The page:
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RON COHEN: A BIT OF THIS AND THAT
Ron Cohen
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Ron Cohen

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Posted 12.19.16
Near Washington DC

RON COHEN

SCHRODINGER'S CAT COMES TO LIFE IN SATURDAY'S NEW YORK TIMES
[This piece by Ron Cohen first appeared in Jack Limpert's excellent blog: ABOUT EDITING AND WRITING

I have been alive 79 years and 11 months without ever having encountered Schrodinger's Cat. That changed this weekend.

On page one of Saturday's New York Times< was a story that probably would not have been played so prominently in any other newspaper. It told about a white-tailed deer which, to the delight of the city dwellers of East Harlem, had been cavorting for several days in Jackie Robinson Park. Its capture and placement in a city animal shelter ignited a turf war between Governor Andrew Cuomo and New York City Mayor Bill de Blasio.

The deer languished for days in bureaucratic limbo, with De Blasio pressing for humane euthanization and Cuomo pushing for transport and release upstate. Back and forth the two struggled. Then moments before the deer was to be loaded into a van to head to the country, it died.

Deep in the Times story were these blithe sentences by reporter Andy Newman:

The deer was condemned to die, then he was not, then he was, then he was not.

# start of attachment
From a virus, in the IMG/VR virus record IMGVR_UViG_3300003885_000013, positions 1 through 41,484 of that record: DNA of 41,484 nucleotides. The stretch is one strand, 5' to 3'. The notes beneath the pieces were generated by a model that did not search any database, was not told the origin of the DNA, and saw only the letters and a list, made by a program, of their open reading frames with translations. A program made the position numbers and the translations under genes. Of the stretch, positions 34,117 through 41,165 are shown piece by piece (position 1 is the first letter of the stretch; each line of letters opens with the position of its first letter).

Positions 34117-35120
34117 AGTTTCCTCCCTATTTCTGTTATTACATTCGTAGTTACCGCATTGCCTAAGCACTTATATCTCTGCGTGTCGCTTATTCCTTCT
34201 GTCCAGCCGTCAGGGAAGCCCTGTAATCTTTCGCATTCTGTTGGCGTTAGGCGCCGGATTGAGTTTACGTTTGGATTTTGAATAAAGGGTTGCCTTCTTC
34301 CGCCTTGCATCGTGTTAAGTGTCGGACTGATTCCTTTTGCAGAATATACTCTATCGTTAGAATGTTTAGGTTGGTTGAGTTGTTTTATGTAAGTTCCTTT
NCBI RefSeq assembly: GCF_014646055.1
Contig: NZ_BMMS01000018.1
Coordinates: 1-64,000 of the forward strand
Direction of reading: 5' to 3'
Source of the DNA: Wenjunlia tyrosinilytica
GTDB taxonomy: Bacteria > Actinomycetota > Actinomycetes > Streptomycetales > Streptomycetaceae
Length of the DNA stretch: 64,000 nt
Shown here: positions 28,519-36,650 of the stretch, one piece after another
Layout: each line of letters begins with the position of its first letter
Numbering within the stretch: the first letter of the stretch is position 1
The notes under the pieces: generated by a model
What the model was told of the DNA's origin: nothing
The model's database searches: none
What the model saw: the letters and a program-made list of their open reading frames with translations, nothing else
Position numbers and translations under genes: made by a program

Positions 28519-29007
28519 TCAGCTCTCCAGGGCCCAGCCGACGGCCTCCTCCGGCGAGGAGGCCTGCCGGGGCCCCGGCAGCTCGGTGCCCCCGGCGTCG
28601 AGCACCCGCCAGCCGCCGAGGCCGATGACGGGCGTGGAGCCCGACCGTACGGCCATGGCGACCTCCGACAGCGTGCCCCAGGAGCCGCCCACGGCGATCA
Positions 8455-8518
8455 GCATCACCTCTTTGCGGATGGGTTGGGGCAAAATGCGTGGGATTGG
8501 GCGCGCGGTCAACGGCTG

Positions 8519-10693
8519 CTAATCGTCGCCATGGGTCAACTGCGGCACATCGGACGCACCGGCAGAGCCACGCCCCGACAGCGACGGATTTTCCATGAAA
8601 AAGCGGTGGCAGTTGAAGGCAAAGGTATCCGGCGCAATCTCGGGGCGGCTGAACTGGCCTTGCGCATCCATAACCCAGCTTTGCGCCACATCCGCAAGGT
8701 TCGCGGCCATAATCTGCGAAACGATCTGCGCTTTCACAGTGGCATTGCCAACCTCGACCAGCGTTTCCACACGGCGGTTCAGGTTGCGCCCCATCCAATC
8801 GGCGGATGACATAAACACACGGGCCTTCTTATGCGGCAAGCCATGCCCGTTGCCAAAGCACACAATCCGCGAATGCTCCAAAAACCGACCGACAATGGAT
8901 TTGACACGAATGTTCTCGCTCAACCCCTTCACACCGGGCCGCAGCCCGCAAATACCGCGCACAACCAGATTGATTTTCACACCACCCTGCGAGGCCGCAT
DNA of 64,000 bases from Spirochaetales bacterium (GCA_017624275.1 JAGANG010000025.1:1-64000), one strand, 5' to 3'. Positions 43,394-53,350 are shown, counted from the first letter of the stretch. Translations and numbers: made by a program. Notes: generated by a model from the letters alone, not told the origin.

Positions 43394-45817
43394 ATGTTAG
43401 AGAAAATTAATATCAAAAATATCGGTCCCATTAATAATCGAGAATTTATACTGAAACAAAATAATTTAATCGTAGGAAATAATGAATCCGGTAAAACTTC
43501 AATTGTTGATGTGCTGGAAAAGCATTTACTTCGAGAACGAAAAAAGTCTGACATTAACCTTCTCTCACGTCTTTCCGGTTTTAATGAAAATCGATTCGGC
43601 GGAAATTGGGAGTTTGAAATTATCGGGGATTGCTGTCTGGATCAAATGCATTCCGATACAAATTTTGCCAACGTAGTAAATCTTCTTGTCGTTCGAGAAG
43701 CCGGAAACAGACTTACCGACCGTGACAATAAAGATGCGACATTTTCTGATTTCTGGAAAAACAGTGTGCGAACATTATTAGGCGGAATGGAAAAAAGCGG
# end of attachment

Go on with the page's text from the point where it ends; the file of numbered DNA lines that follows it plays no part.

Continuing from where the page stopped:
For a few surreal minutes Thursday night, the deer, like Schrödinger's cat, was both alive and dead, with a city official insisting he had already been euthanized and the state insisting he had not.

There it was: Schrodinger's Cat. Stumped, I sought the counsel of Clementine, my iPhone Google Lady. She responded with this from Wikipedia:

Schrodinger's cat: a cat, a flask of poison, and a radioactive source are placed in a sealed box. If an internal monitor detects radioactivity (i.e., a single atom decaying), the flask is shattered, releasing the poison that kills the cat. The Copenhagen interpretation of quantum mechanics implies that after a while, the cat is simultaneously alive and dead. Yet, when one looks in the box, one sees the cat either alive or dead, not both alive and dead. This poses the question of when exactly quantum superposition ends and reality collapses into one possibility or the other.

This was mostly Danish to me, but I could not help but marvel at how the clever Mr. Newman had introduced a cat into a story about a deer, employing a reference that certainly must be among the most obscure ever to grace a daily newspaper.

At brunch at a friend's house that afternoon, I explained the story and the Schrodinger's Cat theorem to two former UPI colleagues, Mike Feinsilber and Richard Lerner. Neither had ever heard of Mr. Schrodinger nor his cat.

That night, when I logged onto my Facebook account, I could scarcely believe my eyes. The first item was a commercial for this T-Shirt: A cat behind prison bars and the inscription "Schrodinger's Cat. Wanted Dead Or Alive."

Mind you, I had discussed this with no one but my four friends at brunch and yet, for the second time in one day, the infernal cat was dogging me.

Can anyone doubt Big Brother is everywhere?

Ron Cohen, a retired journalist, worked for United Press International for 25 years and Gannett News Service for 15.

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